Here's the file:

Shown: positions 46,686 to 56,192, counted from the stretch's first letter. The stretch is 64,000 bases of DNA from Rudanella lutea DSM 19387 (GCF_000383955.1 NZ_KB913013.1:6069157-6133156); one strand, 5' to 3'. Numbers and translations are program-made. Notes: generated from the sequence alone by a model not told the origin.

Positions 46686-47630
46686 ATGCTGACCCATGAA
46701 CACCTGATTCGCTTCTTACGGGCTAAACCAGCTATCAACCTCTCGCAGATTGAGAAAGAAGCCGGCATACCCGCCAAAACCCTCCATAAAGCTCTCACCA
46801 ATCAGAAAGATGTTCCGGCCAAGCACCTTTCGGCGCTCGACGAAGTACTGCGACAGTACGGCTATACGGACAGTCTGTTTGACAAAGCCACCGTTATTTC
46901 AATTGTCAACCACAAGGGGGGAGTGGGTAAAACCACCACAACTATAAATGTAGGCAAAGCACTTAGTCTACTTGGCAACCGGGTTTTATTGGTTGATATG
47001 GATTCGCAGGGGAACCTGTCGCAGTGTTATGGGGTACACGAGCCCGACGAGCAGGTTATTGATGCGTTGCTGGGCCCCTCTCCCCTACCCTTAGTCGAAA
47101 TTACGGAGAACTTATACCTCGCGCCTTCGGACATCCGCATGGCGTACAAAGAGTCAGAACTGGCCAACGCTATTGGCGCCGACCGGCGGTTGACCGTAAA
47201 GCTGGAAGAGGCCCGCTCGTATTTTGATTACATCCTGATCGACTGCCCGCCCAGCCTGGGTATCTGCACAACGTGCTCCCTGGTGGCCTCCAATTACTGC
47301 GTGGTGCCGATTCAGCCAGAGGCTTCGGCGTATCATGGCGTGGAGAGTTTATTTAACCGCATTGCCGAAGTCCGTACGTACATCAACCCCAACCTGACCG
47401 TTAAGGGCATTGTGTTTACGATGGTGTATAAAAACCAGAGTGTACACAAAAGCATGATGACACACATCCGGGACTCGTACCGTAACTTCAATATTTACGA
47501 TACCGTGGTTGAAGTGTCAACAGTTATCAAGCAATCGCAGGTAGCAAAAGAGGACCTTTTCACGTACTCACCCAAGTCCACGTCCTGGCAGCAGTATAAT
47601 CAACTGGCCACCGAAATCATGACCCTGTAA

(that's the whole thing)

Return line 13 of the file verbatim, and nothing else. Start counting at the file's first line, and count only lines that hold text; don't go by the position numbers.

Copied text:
47601 CAACTGGCCACCGAAATCATGACCCTGTAA